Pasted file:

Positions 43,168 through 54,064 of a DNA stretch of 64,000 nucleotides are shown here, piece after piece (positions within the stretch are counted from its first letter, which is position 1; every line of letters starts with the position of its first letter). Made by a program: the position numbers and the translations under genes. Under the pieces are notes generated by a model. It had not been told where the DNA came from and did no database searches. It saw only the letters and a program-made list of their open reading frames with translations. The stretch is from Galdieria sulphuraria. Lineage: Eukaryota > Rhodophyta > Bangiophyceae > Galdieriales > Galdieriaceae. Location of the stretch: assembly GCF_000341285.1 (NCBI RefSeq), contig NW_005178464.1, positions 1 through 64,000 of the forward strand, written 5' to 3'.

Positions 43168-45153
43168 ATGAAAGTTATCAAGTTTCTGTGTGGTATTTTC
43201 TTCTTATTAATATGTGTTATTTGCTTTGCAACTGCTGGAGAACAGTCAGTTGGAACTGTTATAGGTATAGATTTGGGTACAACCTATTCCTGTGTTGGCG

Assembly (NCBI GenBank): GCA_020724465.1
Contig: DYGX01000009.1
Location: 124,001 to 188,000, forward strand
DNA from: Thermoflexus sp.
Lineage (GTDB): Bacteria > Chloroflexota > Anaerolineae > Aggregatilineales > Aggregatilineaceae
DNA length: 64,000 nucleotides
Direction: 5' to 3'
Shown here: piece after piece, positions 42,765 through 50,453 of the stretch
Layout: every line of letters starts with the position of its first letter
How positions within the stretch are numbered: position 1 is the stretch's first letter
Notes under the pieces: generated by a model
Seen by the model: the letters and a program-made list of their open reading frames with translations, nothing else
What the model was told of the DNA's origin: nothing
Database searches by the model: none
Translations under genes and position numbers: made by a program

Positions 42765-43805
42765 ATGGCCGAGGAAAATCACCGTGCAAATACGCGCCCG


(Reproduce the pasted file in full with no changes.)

Positions 43,168 through 54,064 of a DNA stretch of 64,000 nucleotides are shown here, piece after piece (positions within the stretch are counted from its first letter, which is position 1; every line of letters starts with the position of its first letter). Made by a program: the position numbers and the translations under genes. Under the pieces are notes generated by a model. It had not been told where the DNA came from and did no database searches. It saw only the letters and a program-made list of their open reading frames with translations. The stretch is from Galdieria sulphuraria. Lineage: Eukaryota > Rhodophyta > Bangiophyceae > Galdieriales > Galdieriaceae. Location of the stretch: assembly GCF_000341285.1 (NCBI RefSeq), contig NW_005178464.1, positions 1 through 64,000 of the forward strand, written 5' to 3'.

Positions 43168-45153
43168 ATGAAAGTTATCAAGTTTCTGTGTGGTATTTTC
43201 TTCTTATTAATATGTGTTATTTGCTTTGCAACTGCTGGAGAACAGTCAGTTGGAACTGTTATAGGTATAGATTTGGGTACAACCTATTCCTGTGTTGGCG

Assembly (NCBI GenBank): GCA_020724465.1
Contig: DYGX01000009.1
Location: 124,001 to 188,000, forward strand
DNA from: Thermoflexus sp.
Lineage (GTDB): Bacteria > Chloroflexota > Anaerolineae > Aggregatilineales > Aggregatilineaceae
DNA length: 64,000 nucleotides
Direction: 5' to 3'
Shown here: piece after piece, positions 42,765 through 50,453 of the stretch
Layout: every line of letters starts with the position of its first letter
How positions within the stretch are numbered: position 1 is the stretch's first letter
Notes under the pieces: generated by a model
Seen by the model: the letters and a program-made list of their open reading frames with translations, nothing else
What the model was told of the DNA's origin: nothing
Database searches by the model: none
Translations under genes and position numbers: made by a program

Positions 42765-43805
42765 ATGGCCGAGGAAAATCACCGTGCAAATACGCGCCCG